Caregivers face a higher risk
Prevention is must against the infectious disease like tuberculosis
Pune: A 28-year-old resident doctor from a general hospital in the State is struggling to cope with his studies, working hours and Multidrug-resistant Tuberculosis (MDR-TB). Originally from Nagaland, the doctor came to Maharashtra in 2016 for further education. In the second half of 2018, he was in his home town on leave to take care of his health.
Speaking on condition of anonymity, the doctor said that he joined the hospital again in January this year. “Between June 2018 to December 2018, I was at home because my overall health condition was very bad. I had a few symptoms but due to work and studies, I neglected them. Later, after getting a few tests done, I was tested positive for MDR-TB,” said the doctor.
He further added that he might have got TB while he was working in the hospital. “We frequently go to the Intensive Care Unit (ICU) and many undiagnosed patients of TB are present there. It might be a reason why I got the disease. There are many other doctors, who are tested positive for TB,” said the doctor. The 28-year-old doctor is now taking his treatment under the Revised National TB Control Program (RNTCP).
Talking about the caregivers, who are at a greater risk, Dr Sanjay Gaikwad from Pulmonary Department of the Sassoon General Hospital (SGH) said that many doctors while treating the patients get the disease.
“Tuberculosis is a ticking bomb for everyone today. And caregivers like doctors, nurses and family members are at greater risk, as they are around the patient. The first and foremost step we take at our hospital is to sensitise the new doctors as well as interns and advise them to wear masks at all times,” said Gaikwad.
He also added that many people, who were earlier infected but did not have the disease, show symptoms later in life.
“We see a lot of people, who have tuberculosis but do not show symptoms until very late. Hence, we can safely say that the incidence is much higher. What is more alarming is that there are patients who are multidrug-resistant and extensively drug-resistant. They do not have a treatment as of now that can fully cure them. The focus of every scheme and initiative should be prevention,” said Gaikwad.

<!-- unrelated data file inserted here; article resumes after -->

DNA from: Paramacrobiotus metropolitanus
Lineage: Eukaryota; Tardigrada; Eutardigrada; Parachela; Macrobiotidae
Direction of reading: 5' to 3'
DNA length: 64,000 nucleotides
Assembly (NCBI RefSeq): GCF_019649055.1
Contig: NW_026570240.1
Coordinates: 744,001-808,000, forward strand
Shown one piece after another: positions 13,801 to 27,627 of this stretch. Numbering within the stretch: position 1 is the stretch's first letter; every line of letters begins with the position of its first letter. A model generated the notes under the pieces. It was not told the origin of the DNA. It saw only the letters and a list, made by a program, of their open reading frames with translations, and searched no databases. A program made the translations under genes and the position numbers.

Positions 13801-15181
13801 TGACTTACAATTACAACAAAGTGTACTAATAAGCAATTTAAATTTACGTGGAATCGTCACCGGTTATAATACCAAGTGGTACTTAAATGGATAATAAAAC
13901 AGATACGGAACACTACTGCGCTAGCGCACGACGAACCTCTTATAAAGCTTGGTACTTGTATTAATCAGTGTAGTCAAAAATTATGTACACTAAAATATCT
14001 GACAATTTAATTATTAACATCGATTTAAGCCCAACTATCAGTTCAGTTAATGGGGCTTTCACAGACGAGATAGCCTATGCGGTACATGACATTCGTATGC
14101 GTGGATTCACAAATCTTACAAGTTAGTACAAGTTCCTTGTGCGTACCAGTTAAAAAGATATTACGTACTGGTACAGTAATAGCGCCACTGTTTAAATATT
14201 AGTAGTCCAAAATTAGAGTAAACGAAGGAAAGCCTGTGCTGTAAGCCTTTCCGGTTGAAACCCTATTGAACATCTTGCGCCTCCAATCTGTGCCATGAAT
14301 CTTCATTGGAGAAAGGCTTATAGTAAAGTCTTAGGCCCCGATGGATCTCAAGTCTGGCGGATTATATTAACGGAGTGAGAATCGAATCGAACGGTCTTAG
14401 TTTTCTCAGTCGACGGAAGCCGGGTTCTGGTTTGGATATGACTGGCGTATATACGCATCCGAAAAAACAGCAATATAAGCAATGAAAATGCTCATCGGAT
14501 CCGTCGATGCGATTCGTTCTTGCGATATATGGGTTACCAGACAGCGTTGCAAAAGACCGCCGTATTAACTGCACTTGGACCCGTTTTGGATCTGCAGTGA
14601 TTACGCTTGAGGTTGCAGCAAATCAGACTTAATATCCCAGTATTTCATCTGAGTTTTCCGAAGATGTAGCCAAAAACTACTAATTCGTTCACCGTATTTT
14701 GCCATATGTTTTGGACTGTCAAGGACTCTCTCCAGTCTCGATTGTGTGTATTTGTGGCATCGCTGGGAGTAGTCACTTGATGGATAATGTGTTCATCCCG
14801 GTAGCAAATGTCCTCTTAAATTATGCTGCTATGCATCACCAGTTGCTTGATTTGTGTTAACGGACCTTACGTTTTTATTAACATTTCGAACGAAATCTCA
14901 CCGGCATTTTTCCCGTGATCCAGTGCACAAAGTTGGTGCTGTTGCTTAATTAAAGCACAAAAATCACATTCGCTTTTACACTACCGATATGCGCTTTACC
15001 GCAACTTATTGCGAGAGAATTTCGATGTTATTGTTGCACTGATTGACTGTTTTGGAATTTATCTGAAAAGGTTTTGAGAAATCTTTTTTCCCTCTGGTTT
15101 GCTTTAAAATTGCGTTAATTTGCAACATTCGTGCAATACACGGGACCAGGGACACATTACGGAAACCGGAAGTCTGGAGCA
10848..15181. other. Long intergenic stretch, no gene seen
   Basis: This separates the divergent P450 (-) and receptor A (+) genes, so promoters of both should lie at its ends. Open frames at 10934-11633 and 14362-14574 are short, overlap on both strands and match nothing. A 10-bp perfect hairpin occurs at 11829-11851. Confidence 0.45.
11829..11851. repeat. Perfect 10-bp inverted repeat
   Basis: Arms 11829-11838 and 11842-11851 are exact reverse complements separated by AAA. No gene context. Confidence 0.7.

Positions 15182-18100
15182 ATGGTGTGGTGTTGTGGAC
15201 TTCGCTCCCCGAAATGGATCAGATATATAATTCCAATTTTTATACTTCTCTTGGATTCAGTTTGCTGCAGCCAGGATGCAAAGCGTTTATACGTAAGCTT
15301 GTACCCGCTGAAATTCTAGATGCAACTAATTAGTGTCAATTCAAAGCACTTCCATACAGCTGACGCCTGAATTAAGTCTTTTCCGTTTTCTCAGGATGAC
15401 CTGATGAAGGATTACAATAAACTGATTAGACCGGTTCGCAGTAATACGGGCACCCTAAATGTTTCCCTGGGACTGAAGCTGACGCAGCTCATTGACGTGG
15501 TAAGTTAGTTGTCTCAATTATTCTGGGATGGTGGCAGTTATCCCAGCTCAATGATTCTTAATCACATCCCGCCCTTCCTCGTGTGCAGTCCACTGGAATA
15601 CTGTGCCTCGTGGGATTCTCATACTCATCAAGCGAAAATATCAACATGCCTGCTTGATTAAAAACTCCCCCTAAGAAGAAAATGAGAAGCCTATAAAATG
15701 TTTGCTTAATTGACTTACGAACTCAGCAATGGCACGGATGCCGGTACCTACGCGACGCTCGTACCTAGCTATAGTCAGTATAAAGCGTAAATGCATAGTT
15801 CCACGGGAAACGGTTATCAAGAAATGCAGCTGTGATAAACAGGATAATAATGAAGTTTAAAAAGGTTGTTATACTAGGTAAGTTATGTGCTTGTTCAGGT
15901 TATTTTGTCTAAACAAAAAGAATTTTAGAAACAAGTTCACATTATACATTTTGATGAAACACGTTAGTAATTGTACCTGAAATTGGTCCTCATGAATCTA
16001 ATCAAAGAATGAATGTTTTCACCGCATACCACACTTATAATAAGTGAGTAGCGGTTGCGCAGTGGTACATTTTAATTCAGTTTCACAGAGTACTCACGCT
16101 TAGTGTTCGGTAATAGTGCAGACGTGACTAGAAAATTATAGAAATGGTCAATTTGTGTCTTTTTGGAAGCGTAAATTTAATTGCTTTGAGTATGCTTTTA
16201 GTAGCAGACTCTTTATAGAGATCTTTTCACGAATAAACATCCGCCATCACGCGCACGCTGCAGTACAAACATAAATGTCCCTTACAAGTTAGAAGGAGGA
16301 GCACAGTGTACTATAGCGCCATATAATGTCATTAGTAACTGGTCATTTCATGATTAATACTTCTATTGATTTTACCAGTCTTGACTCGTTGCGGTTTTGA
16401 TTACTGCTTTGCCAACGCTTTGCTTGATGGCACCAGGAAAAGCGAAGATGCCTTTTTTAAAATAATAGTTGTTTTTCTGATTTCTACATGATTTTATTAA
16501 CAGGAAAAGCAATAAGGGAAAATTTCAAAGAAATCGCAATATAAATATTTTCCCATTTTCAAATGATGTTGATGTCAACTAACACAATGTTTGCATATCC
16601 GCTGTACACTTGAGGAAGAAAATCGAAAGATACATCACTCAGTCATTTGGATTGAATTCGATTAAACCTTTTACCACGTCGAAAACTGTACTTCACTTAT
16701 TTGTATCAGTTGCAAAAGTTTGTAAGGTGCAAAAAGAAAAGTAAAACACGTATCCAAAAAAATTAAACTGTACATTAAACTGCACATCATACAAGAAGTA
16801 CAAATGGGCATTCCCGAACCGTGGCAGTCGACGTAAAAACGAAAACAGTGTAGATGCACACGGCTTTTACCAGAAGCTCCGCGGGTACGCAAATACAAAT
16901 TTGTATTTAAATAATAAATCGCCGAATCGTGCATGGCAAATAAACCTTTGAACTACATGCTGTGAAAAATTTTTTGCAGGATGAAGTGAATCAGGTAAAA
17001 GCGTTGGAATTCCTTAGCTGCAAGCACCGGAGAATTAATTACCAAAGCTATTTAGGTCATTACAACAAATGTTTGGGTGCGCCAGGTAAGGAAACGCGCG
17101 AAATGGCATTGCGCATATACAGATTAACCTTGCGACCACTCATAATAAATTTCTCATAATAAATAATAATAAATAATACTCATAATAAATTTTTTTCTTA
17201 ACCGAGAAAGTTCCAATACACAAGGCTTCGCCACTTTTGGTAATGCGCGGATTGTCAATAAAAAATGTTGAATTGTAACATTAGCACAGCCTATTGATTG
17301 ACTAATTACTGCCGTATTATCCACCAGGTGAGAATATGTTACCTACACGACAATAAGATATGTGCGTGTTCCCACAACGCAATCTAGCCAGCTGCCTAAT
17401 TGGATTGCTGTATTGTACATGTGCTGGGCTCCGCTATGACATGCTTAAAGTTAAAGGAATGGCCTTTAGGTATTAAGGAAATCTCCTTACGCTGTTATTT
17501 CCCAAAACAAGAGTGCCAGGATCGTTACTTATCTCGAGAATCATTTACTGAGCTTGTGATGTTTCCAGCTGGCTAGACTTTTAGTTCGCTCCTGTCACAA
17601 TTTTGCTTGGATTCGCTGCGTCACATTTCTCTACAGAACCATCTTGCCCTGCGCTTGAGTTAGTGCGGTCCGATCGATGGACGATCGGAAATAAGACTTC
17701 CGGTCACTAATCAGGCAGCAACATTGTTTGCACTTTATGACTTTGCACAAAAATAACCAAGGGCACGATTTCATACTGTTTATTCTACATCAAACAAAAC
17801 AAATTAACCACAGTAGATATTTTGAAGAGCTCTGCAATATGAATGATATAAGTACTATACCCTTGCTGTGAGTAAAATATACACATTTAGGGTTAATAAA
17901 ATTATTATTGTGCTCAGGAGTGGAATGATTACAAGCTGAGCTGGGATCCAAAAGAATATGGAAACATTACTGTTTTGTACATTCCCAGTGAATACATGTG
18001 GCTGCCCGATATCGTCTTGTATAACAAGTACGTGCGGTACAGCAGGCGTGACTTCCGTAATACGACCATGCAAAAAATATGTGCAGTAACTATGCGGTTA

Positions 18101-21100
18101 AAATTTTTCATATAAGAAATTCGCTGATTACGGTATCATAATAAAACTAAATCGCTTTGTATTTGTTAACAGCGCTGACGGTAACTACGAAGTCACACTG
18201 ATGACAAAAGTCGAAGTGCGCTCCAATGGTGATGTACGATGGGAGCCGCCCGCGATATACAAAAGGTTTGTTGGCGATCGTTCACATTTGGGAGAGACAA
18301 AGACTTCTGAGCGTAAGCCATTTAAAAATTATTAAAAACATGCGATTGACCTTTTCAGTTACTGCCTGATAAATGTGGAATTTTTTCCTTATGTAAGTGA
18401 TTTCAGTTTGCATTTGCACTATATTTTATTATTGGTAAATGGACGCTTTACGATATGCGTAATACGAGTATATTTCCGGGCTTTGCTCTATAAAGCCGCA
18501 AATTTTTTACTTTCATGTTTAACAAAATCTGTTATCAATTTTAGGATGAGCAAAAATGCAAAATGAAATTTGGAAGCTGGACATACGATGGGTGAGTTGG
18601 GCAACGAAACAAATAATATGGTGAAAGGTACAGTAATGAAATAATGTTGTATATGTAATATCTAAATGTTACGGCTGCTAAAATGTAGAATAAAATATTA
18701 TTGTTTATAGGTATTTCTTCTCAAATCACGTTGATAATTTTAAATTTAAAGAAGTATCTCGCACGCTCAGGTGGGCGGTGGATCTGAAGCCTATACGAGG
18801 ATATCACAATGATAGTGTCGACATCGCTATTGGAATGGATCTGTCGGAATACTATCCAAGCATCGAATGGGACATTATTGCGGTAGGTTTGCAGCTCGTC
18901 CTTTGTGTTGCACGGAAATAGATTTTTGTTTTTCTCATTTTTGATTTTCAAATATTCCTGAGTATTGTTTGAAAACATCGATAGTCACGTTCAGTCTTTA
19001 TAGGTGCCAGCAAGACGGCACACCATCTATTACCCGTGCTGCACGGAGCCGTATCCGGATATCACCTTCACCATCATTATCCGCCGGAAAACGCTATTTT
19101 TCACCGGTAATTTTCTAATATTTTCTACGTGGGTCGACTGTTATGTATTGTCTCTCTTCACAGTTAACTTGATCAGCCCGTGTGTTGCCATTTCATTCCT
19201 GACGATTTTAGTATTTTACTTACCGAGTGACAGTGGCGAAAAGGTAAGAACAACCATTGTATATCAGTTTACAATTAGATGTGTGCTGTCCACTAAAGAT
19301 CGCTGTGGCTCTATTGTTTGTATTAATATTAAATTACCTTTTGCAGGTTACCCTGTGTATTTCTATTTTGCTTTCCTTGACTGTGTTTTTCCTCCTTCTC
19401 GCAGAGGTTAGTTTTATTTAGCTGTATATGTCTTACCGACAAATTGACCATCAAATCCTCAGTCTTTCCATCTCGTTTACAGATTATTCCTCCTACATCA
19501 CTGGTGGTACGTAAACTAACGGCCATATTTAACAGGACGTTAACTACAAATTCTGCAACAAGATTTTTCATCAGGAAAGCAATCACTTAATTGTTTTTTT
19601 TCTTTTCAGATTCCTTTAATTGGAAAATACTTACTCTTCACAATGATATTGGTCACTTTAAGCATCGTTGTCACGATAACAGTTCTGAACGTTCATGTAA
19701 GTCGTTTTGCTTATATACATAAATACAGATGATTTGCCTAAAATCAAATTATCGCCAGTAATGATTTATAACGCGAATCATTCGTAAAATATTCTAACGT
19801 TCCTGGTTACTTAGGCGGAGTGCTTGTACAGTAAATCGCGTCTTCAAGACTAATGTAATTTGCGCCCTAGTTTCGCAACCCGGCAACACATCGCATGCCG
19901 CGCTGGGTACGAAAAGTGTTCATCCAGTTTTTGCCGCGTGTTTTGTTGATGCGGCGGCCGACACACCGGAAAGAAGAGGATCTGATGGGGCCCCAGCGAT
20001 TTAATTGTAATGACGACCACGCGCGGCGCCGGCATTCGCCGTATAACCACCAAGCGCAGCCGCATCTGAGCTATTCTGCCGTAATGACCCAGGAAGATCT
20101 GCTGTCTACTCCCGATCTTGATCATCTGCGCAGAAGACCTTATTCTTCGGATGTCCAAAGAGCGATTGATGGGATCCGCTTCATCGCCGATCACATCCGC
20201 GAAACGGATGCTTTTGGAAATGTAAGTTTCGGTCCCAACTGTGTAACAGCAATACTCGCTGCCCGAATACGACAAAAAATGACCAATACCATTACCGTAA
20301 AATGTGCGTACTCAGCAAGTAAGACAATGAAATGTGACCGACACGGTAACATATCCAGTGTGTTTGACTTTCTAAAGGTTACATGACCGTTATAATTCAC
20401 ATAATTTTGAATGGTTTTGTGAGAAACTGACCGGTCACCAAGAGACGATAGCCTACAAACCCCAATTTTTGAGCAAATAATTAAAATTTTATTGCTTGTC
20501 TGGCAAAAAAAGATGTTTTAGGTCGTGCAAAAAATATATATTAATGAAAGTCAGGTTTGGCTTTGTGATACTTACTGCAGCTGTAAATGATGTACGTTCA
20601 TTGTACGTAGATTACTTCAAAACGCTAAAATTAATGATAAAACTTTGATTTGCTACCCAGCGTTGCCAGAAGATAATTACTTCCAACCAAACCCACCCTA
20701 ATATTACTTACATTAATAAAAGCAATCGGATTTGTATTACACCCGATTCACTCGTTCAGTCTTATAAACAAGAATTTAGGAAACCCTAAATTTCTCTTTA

He further added that until the government scheme emphasises on covering one’s mouth while sneezing or coughing, there is no end to the spread of infectious disease like tuberculosis.
“TB spreads through the air. And hence the people have to be sensitised about using a handkerchief while sneezing and coughing to avoid these harmful germs from spreading further. This is primary prevention. Unless it is in place, stopping TB is next to impossible,” said Gaikwad.
The growing menace of TB
According to the World Health Organisation, Tuberculosis (TB) is a disease that is caused by a bacterium, which resulted in estimated 10.4 million new cases in 2016 and 1.7 million deaths.
Over 90 per cent of TB cases occur in low and middle income countries that have fragile healthcare infrastructures and constrained resources available, and therefore struggle to tackle one of the world’s deadliest communicable diseases.